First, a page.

Reviewing Theatre For Over 40 Years
God Bless Us Everyone: Looking at “A Christmas Carol” on two different stages
There was quite a while when I had simply had enough of staged versions of “A Christmas Carol.” The smaller theater attempts tended to fall into one of two categories: the bare bones of the tale itself used as a catalyst for street scenes heavy on small children and the singing of multitudinous Christmas carols, or a star turn for one actor determined to squeeze as much stage time out of Ebenezer Scrooge as possible, whether or not that was of benefit to the story. In either case, I felt I’d been there, and done that.
This year I decided to stick a toe back into the sea of productions, by visiting two of them. The first was at the Sierra Madre Playhouse, a small, community theater beginning to grow in polish. The second was A Noise Within, the professional classical company newly moved to their own theater in Pasadena after a long and checkered relationship with Glendale. What I hoped was that their versions of the Dickens classic would have a greater connection to the story than to some of what I’d found in theaters in years past.
Now, understand that I have a deep and abiding love for the original story. Dickens was remarkable in his details, creating a world of struggle and heartbreak from which his moral tale rises, and delivering a significant undercurrent of creepiness to keep the thing edgy. Frustratingly, adaptations for the stage at Christmas time, when the object is to scoop young and old into the theater to be warmed once again by Tiny Tim’s “God bless us, every one,” tend to lean toward the warm rather than the harsh or the creepy. Much of what Dickens intended to say gets lost or at least diluted. So, what I look for is a production where that does not happen – at least, not much.
There is good news and bad news from my foray with dueling Scrooges.
At SMP, despite a truly annoying (and often anachronistic) sound track which plays behind – and sometimes drowns out – the action, and the aforementioned carol singing, the spirit of the story stays central. Here director Christina Harris has written her own adaptation. It proves better than many of those available for production by small companies. James B. Harnagel makes a respectable Scrooge. Karl Maschek and Brad Satterwhite give character to Bob Cratchit and Scrooge’s nephew Fred.
Indeed, some of the moments stand out, especially Sarah Watson’s turn as the Ghost of Christmas Past, aided by Liz Peterson’s costuming. Though the regrettable tendency to have a girl play Tiny Tim with her hair tucked up in a hat still prevails, Kiara Lisette Gamboa gives it her all. More importantly, the scenes close to the end, with Scrooge and the Ghost of Christmas Yet to Come (Matthew Kerchner) have the classic hooded figure which has come to embody the presentiment of doom.
At ANW, the text is honored most greatly, with a modern-dress narrator (Robertson Dean) walking in and out of the minimalist set to deliver much of his description from the original story itself. Co-director Geoff Elliott, as the famed curmudgeon, actually manages to make Scrooge’s transformation believable, in part by making it gradual rather than sudden. Mitchell Edmonds gives Marley’s ghost a definite, though not completely Dickensian, foreboding, and the entire staging of that haunting works particularly well.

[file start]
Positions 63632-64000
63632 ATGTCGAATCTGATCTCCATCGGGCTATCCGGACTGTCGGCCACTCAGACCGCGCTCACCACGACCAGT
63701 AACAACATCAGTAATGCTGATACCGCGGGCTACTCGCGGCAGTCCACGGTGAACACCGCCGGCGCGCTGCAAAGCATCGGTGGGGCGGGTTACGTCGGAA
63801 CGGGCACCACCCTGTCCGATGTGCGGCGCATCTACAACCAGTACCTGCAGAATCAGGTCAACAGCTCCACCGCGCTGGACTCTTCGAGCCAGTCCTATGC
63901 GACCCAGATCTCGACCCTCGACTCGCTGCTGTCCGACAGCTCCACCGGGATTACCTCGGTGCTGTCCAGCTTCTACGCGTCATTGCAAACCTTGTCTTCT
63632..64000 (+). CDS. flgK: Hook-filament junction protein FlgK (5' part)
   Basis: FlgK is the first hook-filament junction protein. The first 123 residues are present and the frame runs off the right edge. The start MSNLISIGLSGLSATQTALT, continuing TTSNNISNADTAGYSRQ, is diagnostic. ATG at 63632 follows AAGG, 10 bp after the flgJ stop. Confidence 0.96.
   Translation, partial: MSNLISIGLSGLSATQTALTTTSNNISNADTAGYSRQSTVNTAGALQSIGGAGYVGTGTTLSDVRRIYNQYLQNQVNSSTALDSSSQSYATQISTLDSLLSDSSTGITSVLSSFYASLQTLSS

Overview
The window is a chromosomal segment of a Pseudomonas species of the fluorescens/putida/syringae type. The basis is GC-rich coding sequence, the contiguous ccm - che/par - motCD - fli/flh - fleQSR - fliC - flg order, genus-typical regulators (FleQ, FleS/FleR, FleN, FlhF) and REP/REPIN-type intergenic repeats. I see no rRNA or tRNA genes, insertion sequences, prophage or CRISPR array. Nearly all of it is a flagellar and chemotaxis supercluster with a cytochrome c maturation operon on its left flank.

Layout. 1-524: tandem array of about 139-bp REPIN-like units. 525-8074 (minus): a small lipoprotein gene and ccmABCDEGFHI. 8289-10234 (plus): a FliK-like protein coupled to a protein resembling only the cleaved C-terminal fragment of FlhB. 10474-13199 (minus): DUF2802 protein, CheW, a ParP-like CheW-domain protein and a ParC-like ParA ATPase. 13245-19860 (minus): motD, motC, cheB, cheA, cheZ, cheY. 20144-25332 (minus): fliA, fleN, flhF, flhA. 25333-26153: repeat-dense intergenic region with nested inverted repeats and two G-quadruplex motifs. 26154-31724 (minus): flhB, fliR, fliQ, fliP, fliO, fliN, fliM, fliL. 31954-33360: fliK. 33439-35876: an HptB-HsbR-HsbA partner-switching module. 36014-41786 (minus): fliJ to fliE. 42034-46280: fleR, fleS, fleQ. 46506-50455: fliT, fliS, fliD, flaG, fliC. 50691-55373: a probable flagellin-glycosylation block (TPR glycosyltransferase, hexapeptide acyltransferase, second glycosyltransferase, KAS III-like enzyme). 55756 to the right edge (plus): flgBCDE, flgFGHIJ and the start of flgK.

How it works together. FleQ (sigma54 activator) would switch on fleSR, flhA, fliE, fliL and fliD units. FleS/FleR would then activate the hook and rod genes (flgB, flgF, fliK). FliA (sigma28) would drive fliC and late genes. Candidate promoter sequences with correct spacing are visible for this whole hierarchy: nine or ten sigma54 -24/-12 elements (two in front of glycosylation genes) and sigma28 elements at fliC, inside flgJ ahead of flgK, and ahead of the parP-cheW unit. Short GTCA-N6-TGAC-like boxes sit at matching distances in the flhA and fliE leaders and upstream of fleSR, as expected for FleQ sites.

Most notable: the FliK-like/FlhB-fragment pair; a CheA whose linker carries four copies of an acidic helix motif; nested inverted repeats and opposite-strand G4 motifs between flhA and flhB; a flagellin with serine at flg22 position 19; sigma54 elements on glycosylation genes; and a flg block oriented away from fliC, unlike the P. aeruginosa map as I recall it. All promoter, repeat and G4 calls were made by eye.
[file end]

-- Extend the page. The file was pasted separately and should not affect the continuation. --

The setting, increasingly part fairyland and part circus, lends itself to some of the brutality of Dickens’ world, and makes for interestingly non-typical Christmas ghosts, though it also provides some head-scratching moments. Still, Deborah Strang’s Rackham-like Ghost of Christmas Past works, as did the oddly interpreted, but still satisfying Ghost of Christmas Present (Alan Blumenfeld). Damaso J. Rodriguez – yes, a boy – makes a charming, slightly haunting Tiny Tim, Stephen Rockwell a solidly humble Bob Cratchit, and Rafael Goldstein a particularly likable Fred.
Yet, all this falls away toward the end as the story diverts from the cloaked, dark Ghost of Christmas Future in favor of what can only be described as an Ent. Lumbering and tree-like instead of dark and otherworldly, Kevin Rico Angulo’s costume demands he gesture with long twigs – physically inarticulate. It proves such an odd choice it becomes a distraction from the rest of the play.
Still, in each of these versions, the padding is minimal and the timing sharp. It may seem like comparing an apple and an orange to look at a small, lightly funded company and place it up against a comparatively well-heeled professional group, but both have their joys. Both also avoided the largest traps: hyper-sentimentality, triviality or the side-tracking of the story altogether. To be sure, the original is so good that Patrick Stewart made it all the way to Broadway just standing in front of an audience and reading the thing. If it doesn’t get lost or made pale, then this becomes something worth seeing as the holiday’s approach.
What: “A Christmas Carol” When: Through December 23, 8 p.m. Wednesday through Saturday and 2:30 p.m. Sunday Where: Sierra Madre Playhouse, 87 W. Sierra Madre Blvd in Sierra Madre How Much: $25 adults, $22 students, $15 children 12 and under Info: (626) 355-4318 or http://www.sierramadreplayhouse.org
What: “A Christmas Carol When: Through December 23, 8 p.m. Friday and Saturday evenings, 2 p.m. Saturday and Sunday matinees Where: A Noise Within, 3352 E. Foothill Blvd. in Pasadena How Much: $40 – $52 Info: (626) 356-3100 or http://www.ANoiseWithin.org